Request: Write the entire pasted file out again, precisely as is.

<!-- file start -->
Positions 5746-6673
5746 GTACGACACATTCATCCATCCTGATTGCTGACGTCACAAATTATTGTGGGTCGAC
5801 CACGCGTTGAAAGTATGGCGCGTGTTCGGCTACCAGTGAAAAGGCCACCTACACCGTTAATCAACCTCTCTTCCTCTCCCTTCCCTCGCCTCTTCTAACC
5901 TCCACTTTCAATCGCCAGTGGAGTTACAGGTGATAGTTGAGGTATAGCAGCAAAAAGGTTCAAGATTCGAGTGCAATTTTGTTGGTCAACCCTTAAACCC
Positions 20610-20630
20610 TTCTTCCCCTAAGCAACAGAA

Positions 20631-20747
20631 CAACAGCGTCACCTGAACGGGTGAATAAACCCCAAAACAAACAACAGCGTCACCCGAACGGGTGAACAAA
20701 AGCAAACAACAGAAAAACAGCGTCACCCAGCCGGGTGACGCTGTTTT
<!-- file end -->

Positions 5746-6673
5746 GTACGACACATTCATCCATCCTGATTGCTGACGTCACAAATTATTGTGGGTCGAC
5801 CACGCGTTGAAAGTATGGCGCGTGTTCGGCTACCAGTGAAAAGGCCACCTACACCGTTAATCAACCTCTCTTCCTCTCCCTTCCCTCGCCTCTTCTAACC
5901 TCCACTTTCAATCGCCAGTGGAGTTACAGGTGATAGTTGAGGTATAGCAGCAAAAAGGTTCAAGATTCGAGTGCAATTTTGTTGGTCAACCCTTAAACCC
Positions 20610-20630
20610 TTCTTCCCCTAAGCAACAGAA

Positions 20631-20747
20631 CAACAGCGTCACCTGAACGGGTGAATAAACCCCAAAACAAACAACAGCGTCACCCGAACGGGTGAACAAA
20701 AGCAAACAACAGAAAAACAGCGTCACCCAGCCGGGTGACGCTGTTTT